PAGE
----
I have continued to install more hull panels, and it's been rewarding to start to get a more complete feel of what this boat will look like.
After applying a panel I come back about a day later and hit the edges of the fiberglass tape with a scraper to smooth off the rough edge. The tape has a little structure at the edge that sticks up and is rough, and one edge is worse than the other. The scraper made quick work of it.
And after vacuuming up the shavings we see this. I don't intend to attempt to further smooth this out. It's inside the storage area, and all I care about is that there are no rough edges to snag anything I store in there. the inside of the hull panel and fiberglass tape will get one more coat of epoxy to ensure all is sealed, and then two coats Rustoleum Gloss White to finish it off.
I found that the front of the garboard panel curved across the center line due to the keel from the bow transom down to the bottom of the hull having a slight curve.
I used a plane to trim that panel back to the center line so that it would not interfere with the panel on the starboard side.
I then took a look at where the material was removed, and how much was taken, and got out the spokeshave to make the other side look the same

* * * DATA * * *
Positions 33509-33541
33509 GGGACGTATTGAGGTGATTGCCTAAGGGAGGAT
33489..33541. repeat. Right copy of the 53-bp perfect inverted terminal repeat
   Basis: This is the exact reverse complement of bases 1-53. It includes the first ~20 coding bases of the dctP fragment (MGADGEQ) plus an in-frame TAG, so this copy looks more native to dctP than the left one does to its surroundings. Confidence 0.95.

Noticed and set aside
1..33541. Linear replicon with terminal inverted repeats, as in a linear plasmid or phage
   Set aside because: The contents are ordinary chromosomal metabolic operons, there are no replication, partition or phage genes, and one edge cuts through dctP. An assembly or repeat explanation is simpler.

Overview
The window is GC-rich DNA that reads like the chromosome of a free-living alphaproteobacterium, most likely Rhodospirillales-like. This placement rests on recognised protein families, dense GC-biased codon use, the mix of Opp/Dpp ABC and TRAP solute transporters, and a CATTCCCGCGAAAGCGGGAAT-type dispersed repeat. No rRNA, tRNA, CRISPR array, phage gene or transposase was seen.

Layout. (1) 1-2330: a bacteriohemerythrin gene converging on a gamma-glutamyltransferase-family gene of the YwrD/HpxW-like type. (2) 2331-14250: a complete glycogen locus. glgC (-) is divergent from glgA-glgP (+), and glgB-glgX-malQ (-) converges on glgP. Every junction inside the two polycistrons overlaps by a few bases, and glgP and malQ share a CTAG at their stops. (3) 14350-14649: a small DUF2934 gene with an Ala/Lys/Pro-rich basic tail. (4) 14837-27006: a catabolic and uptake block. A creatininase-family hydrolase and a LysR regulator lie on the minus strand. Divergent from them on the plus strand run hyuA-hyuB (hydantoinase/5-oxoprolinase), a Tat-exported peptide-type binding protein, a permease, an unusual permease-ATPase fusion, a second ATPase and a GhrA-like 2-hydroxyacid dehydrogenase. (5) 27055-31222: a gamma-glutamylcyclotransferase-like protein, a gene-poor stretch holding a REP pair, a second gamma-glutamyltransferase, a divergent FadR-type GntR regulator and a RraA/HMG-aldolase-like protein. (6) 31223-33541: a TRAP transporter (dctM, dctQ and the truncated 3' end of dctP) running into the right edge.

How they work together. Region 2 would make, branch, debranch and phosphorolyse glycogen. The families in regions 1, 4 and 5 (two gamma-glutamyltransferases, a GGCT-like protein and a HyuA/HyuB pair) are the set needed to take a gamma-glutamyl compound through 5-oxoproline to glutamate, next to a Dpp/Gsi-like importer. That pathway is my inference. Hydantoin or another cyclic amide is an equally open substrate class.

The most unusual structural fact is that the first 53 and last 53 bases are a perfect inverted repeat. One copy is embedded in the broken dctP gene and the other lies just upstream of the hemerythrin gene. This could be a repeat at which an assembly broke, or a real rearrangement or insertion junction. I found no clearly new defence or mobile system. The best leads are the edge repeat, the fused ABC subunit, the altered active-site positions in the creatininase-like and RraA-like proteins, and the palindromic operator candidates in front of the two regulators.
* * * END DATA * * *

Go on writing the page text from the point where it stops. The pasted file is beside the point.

After installing the panel, the front edges meet up nicely.
Moving on to panel number two, things got a little more difficult. The bottom hull panel rested against the hull bottom, but panel 2 doesn't have that luxury. I ended up suspending the panel with some thin nylon straps to get it roughly into position, and then wired it on in a few places.
I then took out some wires and loosened others.
This left the hull panel hanging loose enough so that I could get under there to apply thickened epoxy to the lap joint and then tighten things up again.
So, current status is four hull panels installed, filleted, and taped.
And it's looking like a boat!
But alas, all is not perfect. I got so into getting hull panels installed that I forgot I needed to use the seats to align the bulkheads. I've had some issues with this plywood in that the pieces tend to warp and twist somewhat. Not sure why that is, but the net result in this case is that all the bulkheads no longer line up with the slots in the seats. Whoops!
This is the worst one. Looks like I'll need to open up the slot on one side, and fill it in with epoxy (wood flour fillet mixture) on the other. Should not be a big deal, and the hull panel shape looks good.
My wife consoled me, saying that no one would ever notice as long as I didn't blab it all over the internet or something :-)